What’s next for Trump?
Darby Callahan (TheLorian)
The second impeachment trial of former-President Donald J. Trump is set to begin on Feb. 8. The presider will be Senator Patrick Leahy, who will have to both preside and be a juror in the trial. This should raise questions as to whether he has a conflict of interest. There should be no senator that presides over the impeachment, the Constitution is not very clear regarding who has to preside over impeachment trials of former presidents nor non-presidents. Traditionally, it has been the Vice President, as they are the President of the Senate. Since Supreme Court Chief Justice, John Roberts has declined to preside over the case; I would question why Vice-President Harris was not asked to preside over the case. It simply could have been for the sole reason that she is now the Vice President following the impeached president’s administration, which could raise questions of conflict of interest especially if Trump were to be acquitted and decide to run for re-election.
The trial is set to be relatively short according to the Wall Street Journal; the trial may last a week. The article by the Wall Street Journal also mentions Sen. Leahy is next in line after the Chief Justice according to Senate Majority Leader Chuck Schumer. Though it is legal for him to proceed as the presider over the trial, I feel as though the person presiding over the case should be someone other than a member of the Senate. I feel there could have been an Associate Justice that was willing to preside over the impeachment trial of the former president.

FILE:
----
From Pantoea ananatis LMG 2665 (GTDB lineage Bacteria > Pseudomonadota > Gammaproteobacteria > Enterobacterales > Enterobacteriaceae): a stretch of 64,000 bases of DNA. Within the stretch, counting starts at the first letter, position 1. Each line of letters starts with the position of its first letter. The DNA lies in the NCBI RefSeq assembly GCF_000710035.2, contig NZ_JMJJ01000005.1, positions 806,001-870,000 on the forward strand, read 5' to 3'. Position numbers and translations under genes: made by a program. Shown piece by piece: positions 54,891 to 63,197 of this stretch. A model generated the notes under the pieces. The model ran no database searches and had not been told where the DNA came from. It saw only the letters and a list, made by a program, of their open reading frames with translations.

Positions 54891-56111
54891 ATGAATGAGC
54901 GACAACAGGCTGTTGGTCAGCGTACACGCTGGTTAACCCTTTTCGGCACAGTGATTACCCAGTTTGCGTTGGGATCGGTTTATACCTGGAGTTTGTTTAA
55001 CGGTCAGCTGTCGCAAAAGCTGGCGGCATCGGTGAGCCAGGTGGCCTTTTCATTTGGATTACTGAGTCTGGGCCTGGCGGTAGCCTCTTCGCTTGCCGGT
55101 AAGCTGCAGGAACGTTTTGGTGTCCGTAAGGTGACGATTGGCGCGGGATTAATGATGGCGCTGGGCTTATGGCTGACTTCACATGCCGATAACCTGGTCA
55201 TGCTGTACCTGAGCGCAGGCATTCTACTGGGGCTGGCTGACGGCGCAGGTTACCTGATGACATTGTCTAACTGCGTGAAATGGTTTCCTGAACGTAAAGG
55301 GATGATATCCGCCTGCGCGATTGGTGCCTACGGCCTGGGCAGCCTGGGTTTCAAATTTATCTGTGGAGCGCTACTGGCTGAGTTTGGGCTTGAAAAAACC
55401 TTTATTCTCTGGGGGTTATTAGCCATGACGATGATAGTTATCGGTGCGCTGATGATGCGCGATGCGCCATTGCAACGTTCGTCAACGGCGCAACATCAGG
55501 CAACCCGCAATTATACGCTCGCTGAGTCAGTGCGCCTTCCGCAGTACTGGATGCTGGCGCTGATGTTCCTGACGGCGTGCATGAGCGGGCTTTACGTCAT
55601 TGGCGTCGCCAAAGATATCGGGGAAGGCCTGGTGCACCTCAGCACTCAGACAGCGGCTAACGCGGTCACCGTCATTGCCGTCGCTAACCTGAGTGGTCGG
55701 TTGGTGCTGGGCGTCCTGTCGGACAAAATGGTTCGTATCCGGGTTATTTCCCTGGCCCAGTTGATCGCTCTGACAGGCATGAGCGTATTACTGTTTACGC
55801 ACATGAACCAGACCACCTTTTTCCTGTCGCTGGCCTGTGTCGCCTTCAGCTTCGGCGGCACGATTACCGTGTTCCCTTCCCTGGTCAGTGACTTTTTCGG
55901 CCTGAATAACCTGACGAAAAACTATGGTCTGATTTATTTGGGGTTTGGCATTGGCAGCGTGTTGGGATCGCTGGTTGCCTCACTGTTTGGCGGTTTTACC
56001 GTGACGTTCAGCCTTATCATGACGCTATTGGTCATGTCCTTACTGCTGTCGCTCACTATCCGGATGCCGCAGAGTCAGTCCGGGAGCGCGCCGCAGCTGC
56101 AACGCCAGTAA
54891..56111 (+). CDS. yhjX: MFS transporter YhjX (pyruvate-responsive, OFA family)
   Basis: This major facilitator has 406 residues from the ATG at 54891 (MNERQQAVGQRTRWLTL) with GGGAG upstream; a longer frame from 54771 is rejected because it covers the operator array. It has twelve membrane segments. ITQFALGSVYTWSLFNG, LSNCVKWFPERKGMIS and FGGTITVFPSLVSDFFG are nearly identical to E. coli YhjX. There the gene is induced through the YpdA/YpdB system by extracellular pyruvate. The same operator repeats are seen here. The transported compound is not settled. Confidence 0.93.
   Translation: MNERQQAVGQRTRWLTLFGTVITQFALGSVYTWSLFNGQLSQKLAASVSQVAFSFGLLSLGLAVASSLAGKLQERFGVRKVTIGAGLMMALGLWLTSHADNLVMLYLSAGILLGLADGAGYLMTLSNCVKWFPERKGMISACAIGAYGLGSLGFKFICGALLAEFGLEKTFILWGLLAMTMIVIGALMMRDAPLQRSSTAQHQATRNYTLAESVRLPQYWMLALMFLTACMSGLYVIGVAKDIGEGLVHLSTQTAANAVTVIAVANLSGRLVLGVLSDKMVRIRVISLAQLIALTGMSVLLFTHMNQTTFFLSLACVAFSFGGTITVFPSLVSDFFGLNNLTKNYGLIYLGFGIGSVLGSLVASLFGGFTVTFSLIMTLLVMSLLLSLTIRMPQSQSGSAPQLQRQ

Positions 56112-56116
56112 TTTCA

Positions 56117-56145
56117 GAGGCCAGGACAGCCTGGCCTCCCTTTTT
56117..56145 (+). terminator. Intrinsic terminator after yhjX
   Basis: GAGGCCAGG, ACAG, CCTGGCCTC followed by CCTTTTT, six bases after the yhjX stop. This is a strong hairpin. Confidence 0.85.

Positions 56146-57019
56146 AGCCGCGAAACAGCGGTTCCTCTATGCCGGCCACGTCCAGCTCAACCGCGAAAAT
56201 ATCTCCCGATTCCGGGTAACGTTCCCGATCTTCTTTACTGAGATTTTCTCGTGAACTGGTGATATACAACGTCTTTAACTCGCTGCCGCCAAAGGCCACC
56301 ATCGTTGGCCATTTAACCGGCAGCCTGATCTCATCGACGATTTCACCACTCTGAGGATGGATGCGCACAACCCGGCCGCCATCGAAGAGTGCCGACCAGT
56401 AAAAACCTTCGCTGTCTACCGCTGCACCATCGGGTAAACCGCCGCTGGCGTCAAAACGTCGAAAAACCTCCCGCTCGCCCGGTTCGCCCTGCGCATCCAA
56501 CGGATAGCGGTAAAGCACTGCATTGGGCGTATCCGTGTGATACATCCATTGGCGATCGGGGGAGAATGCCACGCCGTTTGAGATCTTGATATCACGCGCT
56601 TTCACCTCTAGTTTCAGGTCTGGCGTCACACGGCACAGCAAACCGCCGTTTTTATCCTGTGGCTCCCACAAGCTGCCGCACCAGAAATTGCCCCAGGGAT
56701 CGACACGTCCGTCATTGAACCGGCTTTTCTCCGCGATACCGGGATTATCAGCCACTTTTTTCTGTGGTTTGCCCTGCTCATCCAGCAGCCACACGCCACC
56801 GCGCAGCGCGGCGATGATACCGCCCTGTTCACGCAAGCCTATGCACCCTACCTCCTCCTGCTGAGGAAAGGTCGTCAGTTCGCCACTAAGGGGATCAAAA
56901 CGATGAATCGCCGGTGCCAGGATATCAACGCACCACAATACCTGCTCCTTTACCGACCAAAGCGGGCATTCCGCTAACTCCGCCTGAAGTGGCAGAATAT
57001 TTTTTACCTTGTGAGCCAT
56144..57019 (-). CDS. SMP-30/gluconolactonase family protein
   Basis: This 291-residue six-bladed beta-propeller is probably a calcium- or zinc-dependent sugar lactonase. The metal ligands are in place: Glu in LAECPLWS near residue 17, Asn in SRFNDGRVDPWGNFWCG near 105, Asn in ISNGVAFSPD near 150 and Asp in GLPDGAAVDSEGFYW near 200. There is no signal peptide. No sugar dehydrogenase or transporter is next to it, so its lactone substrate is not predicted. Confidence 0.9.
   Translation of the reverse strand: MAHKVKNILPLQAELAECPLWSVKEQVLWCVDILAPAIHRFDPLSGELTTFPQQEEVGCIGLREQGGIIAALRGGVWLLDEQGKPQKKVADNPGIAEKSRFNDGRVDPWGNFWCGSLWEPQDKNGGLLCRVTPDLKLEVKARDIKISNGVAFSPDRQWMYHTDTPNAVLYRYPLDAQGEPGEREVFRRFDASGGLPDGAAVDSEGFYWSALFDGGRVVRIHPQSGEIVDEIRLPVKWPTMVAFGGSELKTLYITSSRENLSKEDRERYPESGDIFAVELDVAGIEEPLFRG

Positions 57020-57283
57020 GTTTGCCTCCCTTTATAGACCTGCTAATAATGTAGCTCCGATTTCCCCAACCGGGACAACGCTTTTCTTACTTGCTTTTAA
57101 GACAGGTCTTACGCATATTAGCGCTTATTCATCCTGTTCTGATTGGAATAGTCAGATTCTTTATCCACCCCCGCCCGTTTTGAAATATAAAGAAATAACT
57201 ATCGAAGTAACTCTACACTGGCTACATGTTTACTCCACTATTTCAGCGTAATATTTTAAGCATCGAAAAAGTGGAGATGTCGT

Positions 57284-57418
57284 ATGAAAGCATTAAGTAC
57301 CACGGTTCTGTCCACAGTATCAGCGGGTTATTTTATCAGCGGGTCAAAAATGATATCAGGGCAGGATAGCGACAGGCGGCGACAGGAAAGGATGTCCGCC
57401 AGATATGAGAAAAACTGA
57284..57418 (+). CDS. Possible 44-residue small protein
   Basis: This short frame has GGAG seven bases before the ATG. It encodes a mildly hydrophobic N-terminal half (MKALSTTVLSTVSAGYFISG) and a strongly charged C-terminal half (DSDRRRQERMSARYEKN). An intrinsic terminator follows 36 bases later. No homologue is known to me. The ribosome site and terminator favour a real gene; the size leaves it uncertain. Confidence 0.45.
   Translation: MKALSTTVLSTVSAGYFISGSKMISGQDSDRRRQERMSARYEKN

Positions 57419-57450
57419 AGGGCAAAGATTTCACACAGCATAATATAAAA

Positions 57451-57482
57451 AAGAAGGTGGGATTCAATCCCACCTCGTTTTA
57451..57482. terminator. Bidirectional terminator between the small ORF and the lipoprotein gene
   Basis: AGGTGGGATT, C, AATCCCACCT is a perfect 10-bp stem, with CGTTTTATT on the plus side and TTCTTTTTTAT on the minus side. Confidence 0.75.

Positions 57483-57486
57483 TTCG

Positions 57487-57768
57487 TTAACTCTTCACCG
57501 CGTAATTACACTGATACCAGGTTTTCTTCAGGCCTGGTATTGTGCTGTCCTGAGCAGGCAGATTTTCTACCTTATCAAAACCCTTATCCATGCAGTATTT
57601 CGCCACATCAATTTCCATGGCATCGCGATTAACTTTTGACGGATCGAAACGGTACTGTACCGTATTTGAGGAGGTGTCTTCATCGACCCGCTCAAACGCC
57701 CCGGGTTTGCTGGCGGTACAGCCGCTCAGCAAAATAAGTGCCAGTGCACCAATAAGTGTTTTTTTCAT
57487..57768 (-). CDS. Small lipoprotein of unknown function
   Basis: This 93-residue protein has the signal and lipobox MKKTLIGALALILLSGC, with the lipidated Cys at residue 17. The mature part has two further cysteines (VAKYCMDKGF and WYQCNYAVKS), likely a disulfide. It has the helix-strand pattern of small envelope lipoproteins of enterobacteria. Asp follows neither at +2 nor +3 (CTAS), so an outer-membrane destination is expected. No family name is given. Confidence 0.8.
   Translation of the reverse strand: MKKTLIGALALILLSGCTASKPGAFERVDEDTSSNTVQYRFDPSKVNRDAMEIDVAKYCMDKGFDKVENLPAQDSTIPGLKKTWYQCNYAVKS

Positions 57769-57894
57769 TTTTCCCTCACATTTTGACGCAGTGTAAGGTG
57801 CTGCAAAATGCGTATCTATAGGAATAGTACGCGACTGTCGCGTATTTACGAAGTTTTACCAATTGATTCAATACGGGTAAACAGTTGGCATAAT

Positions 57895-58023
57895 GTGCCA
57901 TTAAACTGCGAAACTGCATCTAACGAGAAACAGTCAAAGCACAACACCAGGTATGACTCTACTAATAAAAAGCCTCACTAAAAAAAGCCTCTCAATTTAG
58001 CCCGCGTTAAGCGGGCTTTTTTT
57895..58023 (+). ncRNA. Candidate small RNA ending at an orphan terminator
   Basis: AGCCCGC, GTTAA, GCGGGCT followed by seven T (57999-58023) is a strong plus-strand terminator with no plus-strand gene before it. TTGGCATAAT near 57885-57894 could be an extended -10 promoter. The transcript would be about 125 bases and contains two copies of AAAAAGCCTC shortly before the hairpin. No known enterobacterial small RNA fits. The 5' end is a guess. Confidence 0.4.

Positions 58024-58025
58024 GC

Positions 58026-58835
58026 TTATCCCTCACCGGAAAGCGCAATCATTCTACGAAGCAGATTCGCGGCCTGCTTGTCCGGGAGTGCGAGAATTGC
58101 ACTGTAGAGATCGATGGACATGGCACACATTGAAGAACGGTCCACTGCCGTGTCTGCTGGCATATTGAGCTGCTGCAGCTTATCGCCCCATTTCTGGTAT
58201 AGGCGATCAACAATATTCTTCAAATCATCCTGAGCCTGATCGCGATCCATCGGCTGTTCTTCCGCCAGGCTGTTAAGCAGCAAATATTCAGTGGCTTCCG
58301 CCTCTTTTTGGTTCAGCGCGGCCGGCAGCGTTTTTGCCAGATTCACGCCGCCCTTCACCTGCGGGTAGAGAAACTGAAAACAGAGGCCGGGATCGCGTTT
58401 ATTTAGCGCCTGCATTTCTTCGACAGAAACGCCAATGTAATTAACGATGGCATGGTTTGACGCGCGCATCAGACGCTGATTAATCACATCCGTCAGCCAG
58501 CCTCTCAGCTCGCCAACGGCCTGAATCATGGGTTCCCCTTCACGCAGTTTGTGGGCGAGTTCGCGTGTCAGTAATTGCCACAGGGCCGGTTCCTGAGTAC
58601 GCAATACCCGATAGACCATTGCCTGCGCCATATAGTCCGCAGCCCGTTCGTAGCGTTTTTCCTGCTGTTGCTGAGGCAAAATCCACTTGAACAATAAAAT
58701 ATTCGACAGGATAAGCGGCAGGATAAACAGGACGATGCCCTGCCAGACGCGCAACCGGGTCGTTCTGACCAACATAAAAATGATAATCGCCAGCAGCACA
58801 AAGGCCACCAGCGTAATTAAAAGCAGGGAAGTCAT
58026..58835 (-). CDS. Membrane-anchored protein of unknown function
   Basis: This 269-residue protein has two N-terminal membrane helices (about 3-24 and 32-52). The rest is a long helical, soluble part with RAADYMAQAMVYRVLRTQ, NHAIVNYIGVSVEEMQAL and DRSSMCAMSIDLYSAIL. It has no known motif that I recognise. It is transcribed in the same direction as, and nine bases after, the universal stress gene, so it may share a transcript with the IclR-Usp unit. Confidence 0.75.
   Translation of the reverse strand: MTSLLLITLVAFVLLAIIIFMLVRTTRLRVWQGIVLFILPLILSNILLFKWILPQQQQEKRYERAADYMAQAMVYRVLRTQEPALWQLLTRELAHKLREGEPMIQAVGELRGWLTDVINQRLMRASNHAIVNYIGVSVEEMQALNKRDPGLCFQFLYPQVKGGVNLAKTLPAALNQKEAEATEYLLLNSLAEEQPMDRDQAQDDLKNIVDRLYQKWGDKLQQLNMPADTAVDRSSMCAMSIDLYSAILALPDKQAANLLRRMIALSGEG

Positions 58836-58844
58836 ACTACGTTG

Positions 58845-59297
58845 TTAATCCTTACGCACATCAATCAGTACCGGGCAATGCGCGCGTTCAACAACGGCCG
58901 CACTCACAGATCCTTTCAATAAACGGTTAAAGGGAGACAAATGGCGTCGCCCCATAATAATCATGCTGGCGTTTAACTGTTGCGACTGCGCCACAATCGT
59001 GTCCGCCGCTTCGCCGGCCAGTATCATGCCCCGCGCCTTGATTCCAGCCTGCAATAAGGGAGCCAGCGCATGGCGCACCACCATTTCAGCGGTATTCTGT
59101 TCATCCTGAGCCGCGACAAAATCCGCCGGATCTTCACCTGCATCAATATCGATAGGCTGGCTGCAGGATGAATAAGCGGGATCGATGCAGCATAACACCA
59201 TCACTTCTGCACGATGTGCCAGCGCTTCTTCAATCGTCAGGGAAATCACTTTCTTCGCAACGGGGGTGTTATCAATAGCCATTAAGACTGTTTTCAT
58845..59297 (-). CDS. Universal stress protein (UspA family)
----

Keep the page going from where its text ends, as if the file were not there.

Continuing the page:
According to the same Wall Street Journal article, the Senate took a vote on the constitutionality of the impeachment trial of a former president, and the Senate rejected it by a 55-45 vote, which was a sign that there were less Republicans interested in a conviction that had been previously thought. Some of their reservations were the fact that Chief Justice Roberts was not going to preside over the trial and that one of their fellow Senators was going to be both presider and Senate juror. This was taken as a sign that this impeachment trial was going to be based on partisan views rather than the capital breached by insurrectionists. According to an article by thehill.com, Sen. Rand Paul, a Republican from Kentucky, called a Constitutional Point of Order and alleged, on Thursday, Jan. 28, that the impeachment trial of a former president is unconstitutional. The motion failed as mentioned earlier in the article, but Paul’s motion also caught senators by surprise.
Overall, I believe that the trial will proceed considering nowhere in Article 1, Section 3 of the Constitution does it say that a former president can’t be tried on impeachment charges. If for some reason the Senate does decide to acquit, there are questions looming which states and if the federal government will press charges on him from his time in office. Personally, I believe the only charges he may be facing are regarding the election in Georgia. I do not believe there would be any evidence for other charges during his time in office or prior to holding office. There is speculation that he may face charges in New York regarding his tax returns, but there simply is no law stating that presidents have to show their taxes. I do not believe there should be charges brought regarding tax evasion.